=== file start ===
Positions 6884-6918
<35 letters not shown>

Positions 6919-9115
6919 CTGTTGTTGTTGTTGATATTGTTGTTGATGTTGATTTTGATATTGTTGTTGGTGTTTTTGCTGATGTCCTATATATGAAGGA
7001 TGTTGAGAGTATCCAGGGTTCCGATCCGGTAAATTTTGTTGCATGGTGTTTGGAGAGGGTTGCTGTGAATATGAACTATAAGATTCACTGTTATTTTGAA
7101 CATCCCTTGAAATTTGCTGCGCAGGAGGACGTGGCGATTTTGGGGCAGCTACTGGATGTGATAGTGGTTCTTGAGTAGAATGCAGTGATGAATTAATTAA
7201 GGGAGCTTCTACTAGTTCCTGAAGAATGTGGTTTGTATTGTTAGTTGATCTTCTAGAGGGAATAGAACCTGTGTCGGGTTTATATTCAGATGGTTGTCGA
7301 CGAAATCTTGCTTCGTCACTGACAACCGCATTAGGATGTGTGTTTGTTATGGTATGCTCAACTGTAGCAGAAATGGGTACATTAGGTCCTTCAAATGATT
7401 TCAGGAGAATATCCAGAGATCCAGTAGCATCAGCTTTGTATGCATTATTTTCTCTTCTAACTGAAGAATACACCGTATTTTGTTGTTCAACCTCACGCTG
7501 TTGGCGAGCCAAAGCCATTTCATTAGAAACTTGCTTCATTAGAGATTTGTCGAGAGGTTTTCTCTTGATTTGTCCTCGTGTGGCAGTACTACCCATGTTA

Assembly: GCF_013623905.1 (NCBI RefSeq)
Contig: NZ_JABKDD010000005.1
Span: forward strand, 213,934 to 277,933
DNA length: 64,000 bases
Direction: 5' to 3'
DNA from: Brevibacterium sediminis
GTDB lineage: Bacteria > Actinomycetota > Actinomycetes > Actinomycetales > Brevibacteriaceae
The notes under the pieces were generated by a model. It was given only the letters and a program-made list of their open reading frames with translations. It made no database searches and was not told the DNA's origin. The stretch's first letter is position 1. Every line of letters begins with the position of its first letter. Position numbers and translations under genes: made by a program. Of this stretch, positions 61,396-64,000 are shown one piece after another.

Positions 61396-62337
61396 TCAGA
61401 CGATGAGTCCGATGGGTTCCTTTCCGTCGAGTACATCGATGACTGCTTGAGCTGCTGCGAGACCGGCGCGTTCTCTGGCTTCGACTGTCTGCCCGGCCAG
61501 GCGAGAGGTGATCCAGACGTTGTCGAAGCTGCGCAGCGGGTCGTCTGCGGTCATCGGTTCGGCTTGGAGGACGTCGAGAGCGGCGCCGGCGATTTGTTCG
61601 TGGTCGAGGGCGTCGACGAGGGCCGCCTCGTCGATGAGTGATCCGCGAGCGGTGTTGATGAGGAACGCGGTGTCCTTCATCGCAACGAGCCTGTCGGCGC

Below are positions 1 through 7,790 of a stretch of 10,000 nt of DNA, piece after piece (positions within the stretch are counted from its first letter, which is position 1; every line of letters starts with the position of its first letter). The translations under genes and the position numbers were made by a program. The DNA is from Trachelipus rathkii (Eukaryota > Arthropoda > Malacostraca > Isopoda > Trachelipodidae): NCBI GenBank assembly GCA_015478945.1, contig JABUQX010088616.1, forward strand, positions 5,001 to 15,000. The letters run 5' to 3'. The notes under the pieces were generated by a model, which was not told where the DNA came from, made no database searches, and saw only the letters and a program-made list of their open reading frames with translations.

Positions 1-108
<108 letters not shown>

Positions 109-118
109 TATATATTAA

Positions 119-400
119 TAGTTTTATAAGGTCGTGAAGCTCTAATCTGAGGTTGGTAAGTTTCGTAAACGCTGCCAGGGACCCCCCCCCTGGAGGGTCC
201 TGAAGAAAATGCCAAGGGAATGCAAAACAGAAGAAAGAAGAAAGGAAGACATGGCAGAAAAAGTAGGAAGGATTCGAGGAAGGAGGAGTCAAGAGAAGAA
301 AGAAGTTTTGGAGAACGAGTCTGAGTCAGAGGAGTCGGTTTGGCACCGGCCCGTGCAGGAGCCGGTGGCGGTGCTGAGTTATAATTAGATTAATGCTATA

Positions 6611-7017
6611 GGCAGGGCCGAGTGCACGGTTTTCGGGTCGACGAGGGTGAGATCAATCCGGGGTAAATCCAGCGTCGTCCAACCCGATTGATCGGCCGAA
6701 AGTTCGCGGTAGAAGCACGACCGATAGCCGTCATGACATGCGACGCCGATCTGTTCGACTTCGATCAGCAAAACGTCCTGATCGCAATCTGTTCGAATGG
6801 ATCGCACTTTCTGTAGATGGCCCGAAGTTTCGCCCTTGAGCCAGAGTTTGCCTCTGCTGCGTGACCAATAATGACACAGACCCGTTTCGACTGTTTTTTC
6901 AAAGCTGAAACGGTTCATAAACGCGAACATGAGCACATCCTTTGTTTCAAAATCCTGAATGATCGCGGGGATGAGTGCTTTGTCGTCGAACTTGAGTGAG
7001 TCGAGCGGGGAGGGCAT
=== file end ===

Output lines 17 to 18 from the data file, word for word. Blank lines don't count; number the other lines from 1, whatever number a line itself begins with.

GTDB lineage: Bacteria > Actinomycetota > Actinomycetes > Actinomycetales > Brevibacteriaceae
The notes under the pieces were generated by a model. It was given only the letters and a program-made list of their open reading frames with translations. It made no database searches and was not told the DNA's origin. The stretch's first letter is position 1. Every line of letters begins with the position of its first letter. Position numbers and translations under genes: made by a program. Of this stretch, positions 61,396-64,000 are shown one piece after another.